Advertisement

Inmates learn nonviolent alternatives

March 27, 2000|By ANDREA ROWLAND

SMITHSBURG - Emma Lou Davis has seen lives change in three days. She's witnessed miracles after six.

As the Western Maryland coordinator and a lead facilitator for the Alternatives to Violence Project, Davis organizes and conducts a trio of experiential three-day workshops for inmates at the Maryland Correctional Institution, south of Hagerstown.

The esteem-building workshops teach the inmates to trust, respect and expect the best in themselves and others, and to manage conflict through positive communication and cooperation skills, said Davis, of Smithsburg.

"I think it's important anywhere. It's a life skill," said Davis, 65. "And I'm absolutely convinced it does work."

An inmate named Briscoe was a "mountain of rage" with the "meanest face I'd ever seen" when he signed up for the basic conflict resolution workshop, Davis said.

Advertisement

Then the inmate completed that first seminar. He volunteered for and finished the advanced 24-hour, personal growth workshop, in which he began to deal with childhood issues, examine his anger and relationships, and set personal goals.

"I watched his eyes change. His face was transformed," Davis said. "It was a miracle."

Briscoe was trained as an "inside" facilitator, and now shares with his loved ones and other inmates the lessons that changed his life, Davis said.

"He's a shining light."

The Community Correctional Service Committee at MCI, of which Davis is president, brought the program to Washington County in 1990, she said.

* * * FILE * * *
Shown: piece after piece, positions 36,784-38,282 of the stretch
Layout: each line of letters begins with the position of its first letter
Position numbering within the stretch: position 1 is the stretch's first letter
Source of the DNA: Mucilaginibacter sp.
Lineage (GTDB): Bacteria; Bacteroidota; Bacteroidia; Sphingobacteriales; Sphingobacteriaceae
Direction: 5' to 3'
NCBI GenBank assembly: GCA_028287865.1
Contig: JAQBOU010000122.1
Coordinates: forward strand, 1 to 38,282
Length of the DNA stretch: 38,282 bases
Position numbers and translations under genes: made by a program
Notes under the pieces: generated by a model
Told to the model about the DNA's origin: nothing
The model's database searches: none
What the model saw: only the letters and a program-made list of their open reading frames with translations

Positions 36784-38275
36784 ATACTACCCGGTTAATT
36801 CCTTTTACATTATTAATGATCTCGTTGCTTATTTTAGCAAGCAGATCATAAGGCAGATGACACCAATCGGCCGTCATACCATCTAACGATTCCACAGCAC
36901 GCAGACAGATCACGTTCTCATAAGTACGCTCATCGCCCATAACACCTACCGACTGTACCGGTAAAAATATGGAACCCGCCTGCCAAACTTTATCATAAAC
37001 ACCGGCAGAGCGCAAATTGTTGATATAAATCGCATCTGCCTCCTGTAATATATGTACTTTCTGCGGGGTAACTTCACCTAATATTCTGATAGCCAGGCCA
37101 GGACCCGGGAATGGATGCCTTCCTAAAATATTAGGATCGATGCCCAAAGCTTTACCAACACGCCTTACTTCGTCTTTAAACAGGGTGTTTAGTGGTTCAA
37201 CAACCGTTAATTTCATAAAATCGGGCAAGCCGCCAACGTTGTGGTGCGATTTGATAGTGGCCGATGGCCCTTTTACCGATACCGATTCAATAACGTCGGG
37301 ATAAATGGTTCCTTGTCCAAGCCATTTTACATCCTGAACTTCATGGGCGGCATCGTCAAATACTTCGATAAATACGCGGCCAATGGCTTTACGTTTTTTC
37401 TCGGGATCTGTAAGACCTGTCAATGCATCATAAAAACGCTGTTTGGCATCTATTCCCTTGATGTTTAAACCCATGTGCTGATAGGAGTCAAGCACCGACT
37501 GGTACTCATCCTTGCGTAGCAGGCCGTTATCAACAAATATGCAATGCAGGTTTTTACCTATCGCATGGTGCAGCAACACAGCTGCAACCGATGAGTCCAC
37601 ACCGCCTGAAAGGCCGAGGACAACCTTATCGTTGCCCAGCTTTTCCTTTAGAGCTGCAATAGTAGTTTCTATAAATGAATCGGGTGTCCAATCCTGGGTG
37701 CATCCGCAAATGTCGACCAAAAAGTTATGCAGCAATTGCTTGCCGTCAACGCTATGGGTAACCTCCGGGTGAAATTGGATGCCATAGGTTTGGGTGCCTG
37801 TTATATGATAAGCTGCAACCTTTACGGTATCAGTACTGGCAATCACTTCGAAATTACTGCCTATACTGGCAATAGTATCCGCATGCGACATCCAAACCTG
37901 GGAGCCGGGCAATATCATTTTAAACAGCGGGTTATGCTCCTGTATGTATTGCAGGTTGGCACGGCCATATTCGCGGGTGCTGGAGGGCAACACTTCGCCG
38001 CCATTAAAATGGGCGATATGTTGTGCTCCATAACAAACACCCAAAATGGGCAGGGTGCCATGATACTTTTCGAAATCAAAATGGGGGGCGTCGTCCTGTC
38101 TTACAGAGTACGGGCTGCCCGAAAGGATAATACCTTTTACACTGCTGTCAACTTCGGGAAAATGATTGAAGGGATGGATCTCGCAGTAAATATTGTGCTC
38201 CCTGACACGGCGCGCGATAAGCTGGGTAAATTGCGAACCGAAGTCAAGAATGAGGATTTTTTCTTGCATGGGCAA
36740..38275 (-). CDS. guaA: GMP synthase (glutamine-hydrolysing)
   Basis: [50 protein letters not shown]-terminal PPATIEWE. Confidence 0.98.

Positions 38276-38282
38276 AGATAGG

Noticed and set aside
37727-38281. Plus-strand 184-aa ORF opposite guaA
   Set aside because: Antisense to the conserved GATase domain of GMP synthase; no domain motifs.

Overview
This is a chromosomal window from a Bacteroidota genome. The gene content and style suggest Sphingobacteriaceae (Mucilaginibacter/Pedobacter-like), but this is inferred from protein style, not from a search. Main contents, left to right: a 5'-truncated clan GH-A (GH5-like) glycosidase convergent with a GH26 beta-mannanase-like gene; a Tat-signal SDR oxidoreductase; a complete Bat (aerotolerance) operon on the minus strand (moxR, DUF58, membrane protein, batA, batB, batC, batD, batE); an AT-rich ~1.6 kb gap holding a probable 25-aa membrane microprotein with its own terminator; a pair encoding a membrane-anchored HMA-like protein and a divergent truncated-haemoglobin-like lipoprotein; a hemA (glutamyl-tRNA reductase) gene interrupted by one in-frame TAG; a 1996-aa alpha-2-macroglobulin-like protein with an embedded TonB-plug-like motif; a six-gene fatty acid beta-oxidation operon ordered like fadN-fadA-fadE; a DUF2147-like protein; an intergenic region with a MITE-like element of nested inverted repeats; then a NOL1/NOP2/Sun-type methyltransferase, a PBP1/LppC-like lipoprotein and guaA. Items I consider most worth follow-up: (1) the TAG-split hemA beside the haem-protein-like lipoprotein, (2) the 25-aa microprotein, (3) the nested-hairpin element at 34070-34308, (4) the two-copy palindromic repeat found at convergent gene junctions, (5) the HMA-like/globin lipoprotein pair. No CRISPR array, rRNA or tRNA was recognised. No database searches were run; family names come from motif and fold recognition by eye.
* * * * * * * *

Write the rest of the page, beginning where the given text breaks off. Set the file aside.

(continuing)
Started in New York State in 1975, the program is an international, all-volunteer organization which teaches affirmation, conflict resolution, cooperation and communication skills to participants in prisons, schools and communities, according to the AVP-USA Web site.

The service committee consists of community volunteers, prison staff and inmates who promote community involvement by bringing "outside" programs within reach of the men incarcerated at MCI, Davis said.

More than 1,500 men have completed the basic conflict resolution workshop since the program took root in Washington County a decade ago, Davis said.

Still others have volunteered for the advanced and training workshops, during which inmates are taught the skills needed to work as inside facilitators, she said.

Spiritual values underscore the program, but the project is nondenominational and non-sectarian.

"We have Moslems. We've had Jewish participants. We have non-believers. You name it, we've had 'em," Davis said.

Through small group exercises, participants learn to use active listening, cooperation and creativity and resolve conflicts and complete tasks, she said.

"To change behavior, you have to change attitude."

Attitudinal change has spurned a positive shift in the way program participants deal with each other, prison officers and the facility's rules and regulations, Davis said.

Program skills have improved inmates' quality of life and brought many prisoners peace and happiness over time, she said.

In a letter to Davis, one prison participant wrote, "You've taught me you have to tend your heart like a garden."

It's that kind of dedication that has spurred Davis' lifetime of labor-intensive volunteer efforts.

Her mother first sent the future Girl Scout and Sunday school teacher on door-to-door charity fund-raising drives, Davis said. While working part-time in the mid-1980s as director of the Arthritis Foundation in Frederick, Md., she began helping prisoners at the Maryland Correctional Training Center, south of Hagerstown, prepare for release.

Davis then took a full-time position overseeing a five-week stabilization program at Roxbury Correctional Institution, and joined the service commitee in 1983, she said.

"I have found that working in the prison has been the most rewarding kind of work that I have ever done. I see it as a ministry. I will do it until I can't do it anymore," Davis said.

"I don't like to see people fail."

The Herald-Mail Articles
|
|
|